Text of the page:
I recently read a novel by Jodi Lynn Anderson titled Tiger Lily, which as I’m sure you can guess revolves around one of the more understated characters of J.M. Barrie’s novel Peter Pan and Wendy. Much like Barrie’s story, Anderson’s is also narrated, although in this retelling it is not an omniscient unnamed voice but instead Tinker Bell herself. In many ways Tinker Bell is all knowing and removed from the main action of the story. Anderson has made her mute, and for the most part an unrecognized character that follows Peter and Tiger Lily around. In fact, Peter himself never acknowledges her presence, and for much of the time neither does Tiger Lily.
The novel revolves around Tiger Lily, her village, and her relationship with Peter Pan. Barrie’s novel is often critiqued (and likewise so is Disney’s movie) for the two-dimensional portrayal of the Piccaninny tribe. In this way I think Anderson pursued a wonderful opportunity; she chose to follow a path Barrie had not explored and added depth and background to the characters of Neverland.
There is a certain romantic quality of Peter Pan and his inability to remember much from one adventure to the next. His short-term memory fits well with the Darling children’s flight to Neverland and their time there. Nothing existed before their arrival and nothing after. But because Anderson’s novel centers on Tiger Lily, she gets to give us more background and depth to Neverland and its inhabitants. We are given information about Tiger Lily, her family, her customs, and how she meets and falls in love with Peter Pan. Also, this Neverland is connected to the outside world. The pirates who come to Neverland are actual Englishman coming to port on an island. There is a certain loss that takes place as Tiger Lily goes on, and it is the loss of innocence. Outsiders discover Neverland and there is the feeling that Neverland will never really be the same. Soon Neverland will become just another island under a crown, the mermaids will disappear with the rest of the fairies and magic, and the house under the ground will collapse without a sound. This feeling mirrors the loss of innocence and childhood that the Peter Pan stories so clearly represent.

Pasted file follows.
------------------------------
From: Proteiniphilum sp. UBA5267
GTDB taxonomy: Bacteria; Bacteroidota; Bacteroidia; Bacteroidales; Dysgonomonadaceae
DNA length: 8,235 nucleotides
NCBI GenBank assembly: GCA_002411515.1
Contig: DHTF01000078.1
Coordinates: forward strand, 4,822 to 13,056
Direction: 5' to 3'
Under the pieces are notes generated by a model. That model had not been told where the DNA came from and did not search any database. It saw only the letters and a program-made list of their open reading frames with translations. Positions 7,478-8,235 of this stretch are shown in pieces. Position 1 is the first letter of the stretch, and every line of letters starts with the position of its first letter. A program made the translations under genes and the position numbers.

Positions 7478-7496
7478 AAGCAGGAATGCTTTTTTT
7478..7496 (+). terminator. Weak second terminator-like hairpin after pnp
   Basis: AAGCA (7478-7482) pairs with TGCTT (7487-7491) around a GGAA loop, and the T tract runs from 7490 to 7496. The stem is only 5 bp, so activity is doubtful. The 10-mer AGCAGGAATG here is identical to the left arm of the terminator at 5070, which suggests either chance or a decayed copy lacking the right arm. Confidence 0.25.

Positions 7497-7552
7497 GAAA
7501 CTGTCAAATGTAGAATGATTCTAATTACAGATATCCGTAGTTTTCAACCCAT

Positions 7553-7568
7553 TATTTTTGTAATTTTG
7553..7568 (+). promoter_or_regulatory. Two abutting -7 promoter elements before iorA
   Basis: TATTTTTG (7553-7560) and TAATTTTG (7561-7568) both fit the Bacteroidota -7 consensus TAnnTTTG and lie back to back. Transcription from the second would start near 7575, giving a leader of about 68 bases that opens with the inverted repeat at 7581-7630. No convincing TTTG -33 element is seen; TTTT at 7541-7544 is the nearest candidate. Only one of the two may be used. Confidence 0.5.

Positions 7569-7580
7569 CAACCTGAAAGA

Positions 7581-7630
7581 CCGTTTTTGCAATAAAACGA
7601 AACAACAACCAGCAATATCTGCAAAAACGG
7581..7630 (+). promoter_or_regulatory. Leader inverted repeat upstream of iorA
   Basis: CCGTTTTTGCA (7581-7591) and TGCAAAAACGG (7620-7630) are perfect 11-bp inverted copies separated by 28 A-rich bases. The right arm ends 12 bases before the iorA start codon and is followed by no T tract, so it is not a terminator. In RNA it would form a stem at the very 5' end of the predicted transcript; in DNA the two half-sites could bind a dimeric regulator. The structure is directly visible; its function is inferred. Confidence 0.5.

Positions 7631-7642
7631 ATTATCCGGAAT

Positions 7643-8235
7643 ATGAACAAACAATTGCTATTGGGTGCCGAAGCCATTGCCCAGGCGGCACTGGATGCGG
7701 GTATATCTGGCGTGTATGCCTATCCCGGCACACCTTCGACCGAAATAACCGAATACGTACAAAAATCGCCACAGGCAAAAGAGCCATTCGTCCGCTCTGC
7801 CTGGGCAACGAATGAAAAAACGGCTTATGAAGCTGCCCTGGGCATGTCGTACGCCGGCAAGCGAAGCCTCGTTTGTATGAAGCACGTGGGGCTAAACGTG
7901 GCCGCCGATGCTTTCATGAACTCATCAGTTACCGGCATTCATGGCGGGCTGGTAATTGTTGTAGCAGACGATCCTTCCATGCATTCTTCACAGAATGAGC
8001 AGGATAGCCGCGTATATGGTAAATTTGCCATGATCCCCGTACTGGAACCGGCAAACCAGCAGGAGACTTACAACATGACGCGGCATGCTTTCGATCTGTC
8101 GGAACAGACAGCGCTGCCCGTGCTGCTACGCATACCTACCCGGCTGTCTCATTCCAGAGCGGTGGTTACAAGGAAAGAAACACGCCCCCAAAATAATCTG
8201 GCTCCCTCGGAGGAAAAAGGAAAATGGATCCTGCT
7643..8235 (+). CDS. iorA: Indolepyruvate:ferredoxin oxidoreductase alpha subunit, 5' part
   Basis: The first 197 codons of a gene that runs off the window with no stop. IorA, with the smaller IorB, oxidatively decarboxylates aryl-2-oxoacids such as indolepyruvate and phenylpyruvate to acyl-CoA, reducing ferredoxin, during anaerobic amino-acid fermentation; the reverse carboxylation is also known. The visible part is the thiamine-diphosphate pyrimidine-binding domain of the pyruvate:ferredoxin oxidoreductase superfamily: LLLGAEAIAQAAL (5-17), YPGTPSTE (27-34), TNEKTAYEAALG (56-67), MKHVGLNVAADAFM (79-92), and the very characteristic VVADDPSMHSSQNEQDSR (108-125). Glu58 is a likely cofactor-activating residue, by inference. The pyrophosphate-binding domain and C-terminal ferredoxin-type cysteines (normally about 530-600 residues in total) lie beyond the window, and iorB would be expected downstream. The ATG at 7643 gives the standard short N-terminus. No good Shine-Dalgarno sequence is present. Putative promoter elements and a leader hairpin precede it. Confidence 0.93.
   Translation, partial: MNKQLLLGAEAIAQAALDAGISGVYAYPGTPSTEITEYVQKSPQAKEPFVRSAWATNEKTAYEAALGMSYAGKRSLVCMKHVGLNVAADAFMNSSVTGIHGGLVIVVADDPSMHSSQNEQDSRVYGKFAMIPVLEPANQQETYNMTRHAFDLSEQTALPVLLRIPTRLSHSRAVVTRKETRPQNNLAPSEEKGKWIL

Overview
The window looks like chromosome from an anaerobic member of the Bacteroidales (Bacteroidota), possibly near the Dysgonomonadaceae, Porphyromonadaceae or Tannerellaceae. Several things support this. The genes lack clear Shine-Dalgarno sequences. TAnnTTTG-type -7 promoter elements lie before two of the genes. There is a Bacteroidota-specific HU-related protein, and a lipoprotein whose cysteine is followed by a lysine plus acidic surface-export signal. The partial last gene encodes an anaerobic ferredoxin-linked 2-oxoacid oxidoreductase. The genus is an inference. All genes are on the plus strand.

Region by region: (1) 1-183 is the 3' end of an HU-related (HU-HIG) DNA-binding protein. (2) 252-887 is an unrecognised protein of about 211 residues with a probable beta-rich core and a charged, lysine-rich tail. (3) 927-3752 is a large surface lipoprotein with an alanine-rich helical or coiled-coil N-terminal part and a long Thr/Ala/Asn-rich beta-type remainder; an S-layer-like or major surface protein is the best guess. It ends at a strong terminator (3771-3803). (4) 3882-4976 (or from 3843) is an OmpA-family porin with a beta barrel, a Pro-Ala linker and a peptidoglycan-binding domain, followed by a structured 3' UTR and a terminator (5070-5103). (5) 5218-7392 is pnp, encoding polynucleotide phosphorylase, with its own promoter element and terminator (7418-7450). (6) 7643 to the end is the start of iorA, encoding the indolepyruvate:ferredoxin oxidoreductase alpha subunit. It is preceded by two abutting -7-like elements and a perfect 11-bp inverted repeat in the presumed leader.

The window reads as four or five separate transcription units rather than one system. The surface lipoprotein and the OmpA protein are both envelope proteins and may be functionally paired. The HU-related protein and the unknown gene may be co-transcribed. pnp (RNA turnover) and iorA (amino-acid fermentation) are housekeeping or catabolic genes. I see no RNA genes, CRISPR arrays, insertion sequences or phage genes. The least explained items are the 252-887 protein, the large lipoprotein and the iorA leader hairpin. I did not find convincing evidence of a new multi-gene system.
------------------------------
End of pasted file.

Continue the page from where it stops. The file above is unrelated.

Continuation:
I would absolutely recommend reading this book. Although at times the inevitability of what would be the ending was depressing, Anderson gave a heartbreakingly cruel and compassionate story that spoke to the world and children Barrie created in the original Peter Pan and Wendy. Anderson presented the sad realities of Neverland without the breaks of clever dialogue that Barrie gave his audience. Anderson did not attempt to make any character more likeable; instead she gave them to you as if to say, ‘Here they are, take them or leave them, they aren’t perfect.’ Although her writing style and the tone of narration was much different than Barrie’s, her message and her depictions of the characters were very familiar. However, there is one character that Anderson treats differently. There is a judgment aimed towards Wendy that Anderson does not use against her other characters. I think in many ways Anderson is mirroring many of our own reactions when reading Peter Pan and Wendy (STOP DARNING SOCKS! PICK UP A SWORD OR SOMETHING!). I found this particularly interesting, and very telling of the modern times that Anderson’s story has been written in. The author and her audience applaud Tiger Lily’s refusal to bend her will to societal restrictions and expectations and we turn up our noses at Wendy’s refusal to want anything more.
Overall, Tiger Lily did a wonderful job at adding to a story we already love without tarnishing it. The novel is geared toward young adults, but it does not by any means get caught up in romantic or love-triangle pit falls or traps. The writing is superb and it really makes you think about childhood, moving on, and growing up.